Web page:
Merryn Trevethan featured by John McDonald in Good Weekend – Saturday, 1 September 2018
Merryn Trevethan, Decentralised Cities #4, 2018, Acrylic and image transfer on board with UV varnish, 15.3 by 15.3 by 5 cm
Read the article below or on the Good Weekend.
Art: Merryn Trevethan
By John McDonald
Lives: River Valley, Singapore. Age: 42. Represented by: Fox Galleries, Melbourne; Yeo Workshop, Singapore; no Sydney gallery.
Her thing: Prints and paintings of futuristic megacities adrift on fields of lurid colour.
Our take: Since moving to Singapore in 2014, Merryn Trevethan has become fascinated by the image of the 21st-century global megalopolis. In big Asian cities, the skyline is constantly evolving, a skyscraper forest lit up at night like an amusement park. On the outskirts of town, millions of people cluster in high-rise apartment blocks.
In Ruin Nation, at Fox Galleries in Collingwood, Trevethan captures the drama of rapid urbanisation expedited by the digital revolution. Her floating cities are science-fiction dystopias which seem to be born not from simple need but from our growing immersion in virtual reality.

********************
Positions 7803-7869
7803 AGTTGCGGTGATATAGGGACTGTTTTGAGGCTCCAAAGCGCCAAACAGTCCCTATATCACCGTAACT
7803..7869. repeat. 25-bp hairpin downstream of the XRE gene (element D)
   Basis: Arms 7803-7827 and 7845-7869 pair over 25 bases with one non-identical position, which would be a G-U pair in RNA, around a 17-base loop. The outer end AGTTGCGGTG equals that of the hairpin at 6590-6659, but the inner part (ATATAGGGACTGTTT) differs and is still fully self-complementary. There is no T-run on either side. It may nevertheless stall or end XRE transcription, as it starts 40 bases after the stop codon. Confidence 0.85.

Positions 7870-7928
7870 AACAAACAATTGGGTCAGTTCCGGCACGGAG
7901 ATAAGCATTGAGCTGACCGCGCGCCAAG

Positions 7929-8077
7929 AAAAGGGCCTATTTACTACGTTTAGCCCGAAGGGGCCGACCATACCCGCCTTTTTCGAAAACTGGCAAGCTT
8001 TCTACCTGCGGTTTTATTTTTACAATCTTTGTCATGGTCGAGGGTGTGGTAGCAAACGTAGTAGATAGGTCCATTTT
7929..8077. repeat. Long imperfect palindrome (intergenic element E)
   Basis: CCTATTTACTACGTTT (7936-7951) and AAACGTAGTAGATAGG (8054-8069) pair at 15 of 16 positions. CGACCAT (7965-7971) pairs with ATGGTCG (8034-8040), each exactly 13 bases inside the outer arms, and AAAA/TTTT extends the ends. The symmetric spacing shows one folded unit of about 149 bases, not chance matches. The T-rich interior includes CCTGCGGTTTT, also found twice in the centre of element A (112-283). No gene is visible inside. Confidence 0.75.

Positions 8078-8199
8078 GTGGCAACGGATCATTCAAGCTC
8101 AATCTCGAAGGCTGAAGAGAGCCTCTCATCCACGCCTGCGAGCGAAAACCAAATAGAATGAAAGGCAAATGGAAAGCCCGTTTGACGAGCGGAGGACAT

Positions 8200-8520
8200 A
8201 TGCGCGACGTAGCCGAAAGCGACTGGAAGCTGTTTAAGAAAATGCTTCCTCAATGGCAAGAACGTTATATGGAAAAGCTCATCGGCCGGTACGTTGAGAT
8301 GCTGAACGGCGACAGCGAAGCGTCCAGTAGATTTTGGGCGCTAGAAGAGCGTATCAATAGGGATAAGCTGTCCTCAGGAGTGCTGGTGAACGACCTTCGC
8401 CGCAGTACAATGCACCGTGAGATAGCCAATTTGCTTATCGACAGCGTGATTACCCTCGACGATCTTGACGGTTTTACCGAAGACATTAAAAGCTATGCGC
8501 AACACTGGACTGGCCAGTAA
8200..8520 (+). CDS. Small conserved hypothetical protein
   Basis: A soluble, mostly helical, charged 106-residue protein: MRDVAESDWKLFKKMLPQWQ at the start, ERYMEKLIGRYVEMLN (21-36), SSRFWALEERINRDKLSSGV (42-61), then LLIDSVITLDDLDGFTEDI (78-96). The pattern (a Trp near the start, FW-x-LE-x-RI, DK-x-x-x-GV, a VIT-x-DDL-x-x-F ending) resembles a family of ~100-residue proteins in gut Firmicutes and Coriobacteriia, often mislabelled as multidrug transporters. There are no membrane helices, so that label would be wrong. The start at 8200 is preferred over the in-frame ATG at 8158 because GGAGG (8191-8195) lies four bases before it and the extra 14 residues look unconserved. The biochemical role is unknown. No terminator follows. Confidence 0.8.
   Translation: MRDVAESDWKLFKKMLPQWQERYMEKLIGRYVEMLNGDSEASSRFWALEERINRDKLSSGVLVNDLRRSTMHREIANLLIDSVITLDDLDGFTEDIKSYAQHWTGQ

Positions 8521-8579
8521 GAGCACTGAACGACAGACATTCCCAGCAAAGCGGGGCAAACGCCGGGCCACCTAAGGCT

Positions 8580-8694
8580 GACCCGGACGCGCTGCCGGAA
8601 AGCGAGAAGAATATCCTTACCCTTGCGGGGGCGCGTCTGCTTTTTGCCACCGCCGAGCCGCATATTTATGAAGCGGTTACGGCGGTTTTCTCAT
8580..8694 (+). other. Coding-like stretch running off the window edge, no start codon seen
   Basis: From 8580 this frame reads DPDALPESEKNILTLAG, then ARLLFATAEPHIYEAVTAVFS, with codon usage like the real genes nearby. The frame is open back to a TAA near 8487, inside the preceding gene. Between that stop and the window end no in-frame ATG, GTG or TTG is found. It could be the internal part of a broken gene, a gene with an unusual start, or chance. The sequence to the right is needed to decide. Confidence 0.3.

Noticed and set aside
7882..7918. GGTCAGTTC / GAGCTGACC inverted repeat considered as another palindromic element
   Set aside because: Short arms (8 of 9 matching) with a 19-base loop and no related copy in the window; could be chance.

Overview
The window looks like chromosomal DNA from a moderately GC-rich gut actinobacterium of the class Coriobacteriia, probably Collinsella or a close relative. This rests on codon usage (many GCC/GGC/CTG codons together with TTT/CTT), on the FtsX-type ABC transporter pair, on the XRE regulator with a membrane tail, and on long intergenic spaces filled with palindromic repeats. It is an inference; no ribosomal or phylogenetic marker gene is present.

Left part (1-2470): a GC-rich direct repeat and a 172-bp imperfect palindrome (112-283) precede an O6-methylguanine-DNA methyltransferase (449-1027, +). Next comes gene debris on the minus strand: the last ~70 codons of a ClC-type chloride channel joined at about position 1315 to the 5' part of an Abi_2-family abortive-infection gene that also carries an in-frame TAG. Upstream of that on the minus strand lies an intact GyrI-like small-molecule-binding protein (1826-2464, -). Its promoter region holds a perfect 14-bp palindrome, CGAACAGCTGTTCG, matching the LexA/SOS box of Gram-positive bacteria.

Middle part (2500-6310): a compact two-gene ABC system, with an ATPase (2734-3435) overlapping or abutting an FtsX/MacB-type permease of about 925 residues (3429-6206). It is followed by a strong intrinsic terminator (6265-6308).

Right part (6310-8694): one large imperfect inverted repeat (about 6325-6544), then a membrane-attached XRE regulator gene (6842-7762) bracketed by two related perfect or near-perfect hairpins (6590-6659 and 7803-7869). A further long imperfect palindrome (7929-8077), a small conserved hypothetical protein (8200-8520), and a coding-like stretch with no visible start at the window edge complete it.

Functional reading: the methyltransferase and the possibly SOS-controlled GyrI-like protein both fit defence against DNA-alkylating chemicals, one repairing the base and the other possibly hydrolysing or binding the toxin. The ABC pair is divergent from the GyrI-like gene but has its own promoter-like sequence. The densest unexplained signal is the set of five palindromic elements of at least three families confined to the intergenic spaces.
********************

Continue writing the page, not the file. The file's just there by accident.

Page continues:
Using a mixture of acrylic painting and digital printing, Trevethan’s works suspend clusters of tall buildings against abstract swathes of colour. The effect can be hallucinogenic, especially in a print such as Ruin Nation (56cm x 100cm; edition of five, with one artist’s proof), where cityscapes mirror each other. The mixture of detailed imagery and planes of colour reflects not only the city but the network of circuits and wires that keep it running. It’s a vision of contemporary life as a labyrinth in which we are so embedded that we’ve stopped looking for an exit, and in which a surfeit of information makes it increasingly difficult to be sure of anything.
Can I afford it? Although Trevethan has been exhibiting regularly for more than a decade, she might still be classed as an emerging artist. Her least expensive works are three mixed-media pictures on wedgeshaped boards: Exploded Cities #2, Decentralised Cities #4 (above) and Thin Cities #2 (all 15.3cm x 15.3cm x 5cm), at $500 each. The largest and most expensive piece in the show is the painting Disconnected Cities #1(112cm x 50cm). At $4200, this is a long way from the artist’s record price of $10,000.
Where can I have a squiz? Fox Galleries, 79 Langridge Street, Collingwood, until September 14; foxgalleries.com.au.